|Manga-ka: Shin Mishiba
Rating: Older Teen (16+)
Released: December 2008
Synopsis: “The Darkness: Dreams on the menu in this volume: a woman struggling with her appearance and another trapped in darkness, a man with a sinister childhood secret, a cocoon that is more than mere silk, a delusional dream with no happy ending, a man unable to let go of past regrets, and a child’s imagination that is not as innocent as it seems. Hiruko will rid you of your darkest visions… for a price.”
This fifth volume of Nightmare Inspector offered up some of the eeriest stories in the series’ run thus far. While I’ve found previous ‘episodes’ to be a little creepy, or offer up some entertaining surprises, a couple stories in this book had me enjoyably unnerved.
The book opens up with a strong start as a young woman enters Hiruko’s tea shop with help dealing with her strange nightmare. Overweight, she envies the affection her love holds for another, skinnier girl and finds herself unable to reach him through a narrow corridor that seperates them. This tale earned major kudos from me for its ability to shock me with an unexpected ending that was brillantly foreshadowed but cleverly withheld until the final few pages.
The following stories, six in total in this book, may not have possessed as much kick as the first’s ending, but they none-the-less proved to the kinds of short stories that follow you after you finish. Much of the book deals with death and the ramifications of people dealing with it and coming about acceptance, ranging from a girl’s legs protruding from a carp-decoration or a woman struggling for help before she suffocates in a cocoon of thread woven from her own mouth.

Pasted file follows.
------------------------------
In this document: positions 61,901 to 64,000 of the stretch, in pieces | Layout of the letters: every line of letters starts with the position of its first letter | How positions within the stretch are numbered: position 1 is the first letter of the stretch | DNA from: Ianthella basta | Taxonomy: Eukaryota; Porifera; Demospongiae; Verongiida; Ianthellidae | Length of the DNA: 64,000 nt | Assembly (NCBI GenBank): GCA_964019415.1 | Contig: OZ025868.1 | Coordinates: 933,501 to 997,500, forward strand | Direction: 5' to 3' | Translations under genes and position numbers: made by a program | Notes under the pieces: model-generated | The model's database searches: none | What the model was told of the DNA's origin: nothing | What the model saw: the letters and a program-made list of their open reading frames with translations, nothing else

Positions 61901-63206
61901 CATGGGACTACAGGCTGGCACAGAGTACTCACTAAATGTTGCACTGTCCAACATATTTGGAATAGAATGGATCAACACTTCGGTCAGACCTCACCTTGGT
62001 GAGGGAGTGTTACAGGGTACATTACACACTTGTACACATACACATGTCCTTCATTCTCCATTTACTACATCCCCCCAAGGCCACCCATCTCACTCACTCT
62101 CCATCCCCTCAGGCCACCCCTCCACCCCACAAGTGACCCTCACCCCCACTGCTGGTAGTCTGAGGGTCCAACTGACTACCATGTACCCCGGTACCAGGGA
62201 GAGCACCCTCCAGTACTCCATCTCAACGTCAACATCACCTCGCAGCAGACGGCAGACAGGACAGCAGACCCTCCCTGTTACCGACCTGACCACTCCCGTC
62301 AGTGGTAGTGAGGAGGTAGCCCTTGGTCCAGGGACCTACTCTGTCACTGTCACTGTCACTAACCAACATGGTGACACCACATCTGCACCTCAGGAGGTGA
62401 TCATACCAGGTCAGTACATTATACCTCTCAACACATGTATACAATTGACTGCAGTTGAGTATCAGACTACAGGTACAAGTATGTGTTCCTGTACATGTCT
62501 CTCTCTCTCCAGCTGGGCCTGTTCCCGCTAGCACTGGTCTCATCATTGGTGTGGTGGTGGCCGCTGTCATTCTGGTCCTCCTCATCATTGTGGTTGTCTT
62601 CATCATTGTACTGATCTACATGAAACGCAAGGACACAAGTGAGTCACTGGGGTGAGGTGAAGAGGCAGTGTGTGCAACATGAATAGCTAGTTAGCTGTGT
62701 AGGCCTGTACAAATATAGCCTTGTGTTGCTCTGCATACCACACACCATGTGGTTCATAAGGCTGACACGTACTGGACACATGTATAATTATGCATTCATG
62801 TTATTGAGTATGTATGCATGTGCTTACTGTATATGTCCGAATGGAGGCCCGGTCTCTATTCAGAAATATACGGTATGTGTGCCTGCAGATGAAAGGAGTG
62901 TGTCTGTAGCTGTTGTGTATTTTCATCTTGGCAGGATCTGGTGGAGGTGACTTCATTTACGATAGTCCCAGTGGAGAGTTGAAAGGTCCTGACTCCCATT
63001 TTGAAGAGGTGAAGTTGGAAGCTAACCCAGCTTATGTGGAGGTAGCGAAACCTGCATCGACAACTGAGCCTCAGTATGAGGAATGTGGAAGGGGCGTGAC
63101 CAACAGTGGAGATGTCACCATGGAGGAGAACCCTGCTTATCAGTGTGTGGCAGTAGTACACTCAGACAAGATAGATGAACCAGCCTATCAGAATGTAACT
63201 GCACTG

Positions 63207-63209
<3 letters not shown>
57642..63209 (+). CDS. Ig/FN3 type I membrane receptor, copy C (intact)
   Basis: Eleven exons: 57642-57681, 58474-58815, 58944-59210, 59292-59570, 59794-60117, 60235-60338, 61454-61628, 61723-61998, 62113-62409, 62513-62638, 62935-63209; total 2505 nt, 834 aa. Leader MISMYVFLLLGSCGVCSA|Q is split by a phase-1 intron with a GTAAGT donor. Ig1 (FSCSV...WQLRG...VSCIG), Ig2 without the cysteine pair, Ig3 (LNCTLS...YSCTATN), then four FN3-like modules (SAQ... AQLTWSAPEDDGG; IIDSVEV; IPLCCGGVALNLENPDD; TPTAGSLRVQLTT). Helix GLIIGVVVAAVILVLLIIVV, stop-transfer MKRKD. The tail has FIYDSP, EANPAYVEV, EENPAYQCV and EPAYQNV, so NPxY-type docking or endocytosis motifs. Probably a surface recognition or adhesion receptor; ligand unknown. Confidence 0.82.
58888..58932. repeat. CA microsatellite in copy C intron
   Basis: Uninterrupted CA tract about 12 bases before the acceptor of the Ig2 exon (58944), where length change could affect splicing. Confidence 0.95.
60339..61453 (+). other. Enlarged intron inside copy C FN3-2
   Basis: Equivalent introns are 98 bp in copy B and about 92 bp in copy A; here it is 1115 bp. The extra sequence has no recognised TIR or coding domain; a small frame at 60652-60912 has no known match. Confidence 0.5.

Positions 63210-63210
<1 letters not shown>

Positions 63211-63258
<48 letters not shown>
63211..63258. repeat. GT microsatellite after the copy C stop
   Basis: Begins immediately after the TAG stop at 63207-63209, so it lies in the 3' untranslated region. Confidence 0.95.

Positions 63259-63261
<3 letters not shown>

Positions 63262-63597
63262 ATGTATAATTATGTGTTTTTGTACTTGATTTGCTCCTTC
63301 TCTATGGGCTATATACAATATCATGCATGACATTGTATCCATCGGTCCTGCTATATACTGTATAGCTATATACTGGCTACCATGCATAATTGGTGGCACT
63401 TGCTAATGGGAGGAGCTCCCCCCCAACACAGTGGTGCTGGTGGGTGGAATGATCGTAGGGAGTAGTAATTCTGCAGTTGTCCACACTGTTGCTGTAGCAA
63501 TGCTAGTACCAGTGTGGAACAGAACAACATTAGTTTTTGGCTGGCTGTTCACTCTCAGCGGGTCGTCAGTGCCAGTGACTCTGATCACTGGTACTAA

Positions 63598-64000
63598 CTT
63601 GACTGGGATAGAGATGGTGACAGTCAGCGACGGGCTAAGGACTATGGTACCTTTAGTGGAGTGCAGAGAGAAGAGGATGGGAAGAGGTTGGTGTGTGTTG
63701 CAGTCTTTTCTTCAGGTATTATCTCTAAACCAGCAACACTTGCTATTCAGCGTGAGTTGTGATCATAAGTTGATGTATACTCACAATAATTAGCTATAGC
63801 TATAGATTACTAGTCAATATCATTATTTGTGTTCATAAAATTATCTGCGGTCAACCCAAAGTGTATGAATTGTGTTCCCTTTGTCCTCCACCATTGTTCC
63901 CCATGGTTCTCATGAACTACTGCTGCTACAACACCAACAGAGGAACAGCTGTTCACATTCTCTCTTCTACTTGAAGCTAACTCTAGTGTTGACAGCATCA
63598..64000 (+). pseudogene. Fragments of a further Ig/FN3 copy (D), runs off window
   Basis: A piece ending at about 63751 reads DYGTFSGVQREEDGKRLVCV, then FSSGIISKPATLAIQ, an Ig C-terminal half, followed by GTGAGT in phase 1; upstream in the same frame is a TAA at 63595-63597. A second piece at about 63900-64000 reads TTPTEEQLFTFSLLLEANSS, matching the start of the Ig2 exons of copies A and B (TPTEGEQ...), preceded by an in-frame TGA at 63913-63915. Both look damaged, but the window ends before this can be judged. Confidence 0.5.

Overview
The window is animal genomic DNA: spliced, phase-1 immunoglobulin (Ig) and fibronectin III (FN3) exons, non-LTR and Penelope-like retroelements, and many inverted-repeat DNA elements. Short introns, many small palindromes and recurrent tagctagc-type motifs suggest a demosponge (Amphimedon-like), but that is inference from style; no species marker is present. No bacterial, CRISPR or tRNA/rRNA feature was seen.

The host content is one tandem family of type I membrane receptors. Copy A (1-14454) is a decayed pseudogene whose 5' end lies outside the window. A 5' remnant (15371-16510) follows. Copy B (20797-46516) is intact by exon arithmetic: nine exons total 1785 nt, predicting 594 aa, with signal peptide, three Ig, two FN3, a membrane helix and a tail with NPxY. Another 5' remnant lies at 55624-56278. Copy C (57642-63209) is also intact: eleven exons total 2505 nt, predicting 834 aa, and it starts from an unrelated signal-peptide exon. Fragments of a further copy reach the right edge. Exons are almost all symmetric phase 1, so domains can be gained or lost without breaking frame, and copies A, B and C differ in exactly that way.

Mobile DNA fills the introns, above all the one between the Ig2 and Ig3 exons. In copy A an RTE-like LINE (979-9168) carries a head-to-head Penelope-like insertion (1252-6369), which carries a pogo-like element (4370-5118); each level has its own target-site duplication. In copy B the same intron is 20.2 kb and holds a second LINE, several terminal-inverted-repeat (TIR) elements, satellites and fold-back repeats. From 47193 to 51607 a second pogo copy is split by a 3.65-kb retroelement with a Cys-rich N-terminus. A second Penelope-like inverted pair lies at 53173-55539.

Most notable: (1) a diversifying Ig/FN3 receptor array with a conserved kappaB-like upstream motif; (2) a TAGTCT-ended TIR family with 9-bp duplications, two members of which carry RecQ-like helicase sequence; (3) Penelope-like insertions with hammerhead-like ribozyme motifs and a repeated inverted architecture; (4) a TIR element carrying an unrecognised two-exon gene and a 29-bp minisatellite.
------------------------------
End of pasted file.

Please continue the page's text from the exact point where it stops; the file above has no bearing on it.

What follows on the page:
Taking a break from the darker tone of the story is a chapter about the enthusiastic researcher, Hifumi. Driven by his love for Hiruko’s housekeeper-of-sorts, Mizuki, he finds himself whisked away to the Delirium, lost in his fantasies. However his overzealous nature leads him to make a careless decision and Hiruko is summoned to the strange shop to bring him back to his senses. It’s nice having a chapter solely dedicated to the continuing cast of the series and I appreciated the momentary change of tone before the book finishes with another morbid tale or two.
Art-wise, the sharp style may still possess some of the repeditive design flaws I faulted it for in previous reviews, but I can’t deny its rich enviroments and sharp lines work well with the material. Viz’s treatment of the series remains on par with their usual level of quality and I especially love their attractive design work on the cover, complete with complimenting use of black and silver.
Easily one of the more impressive volumes of the series to-date, volume five of Nightmare Inspector makes me happy I stuck with it after initially doubting earlier books. I can safely say I look forward to the next volume and hope it maintains the lasting punch this one delivered.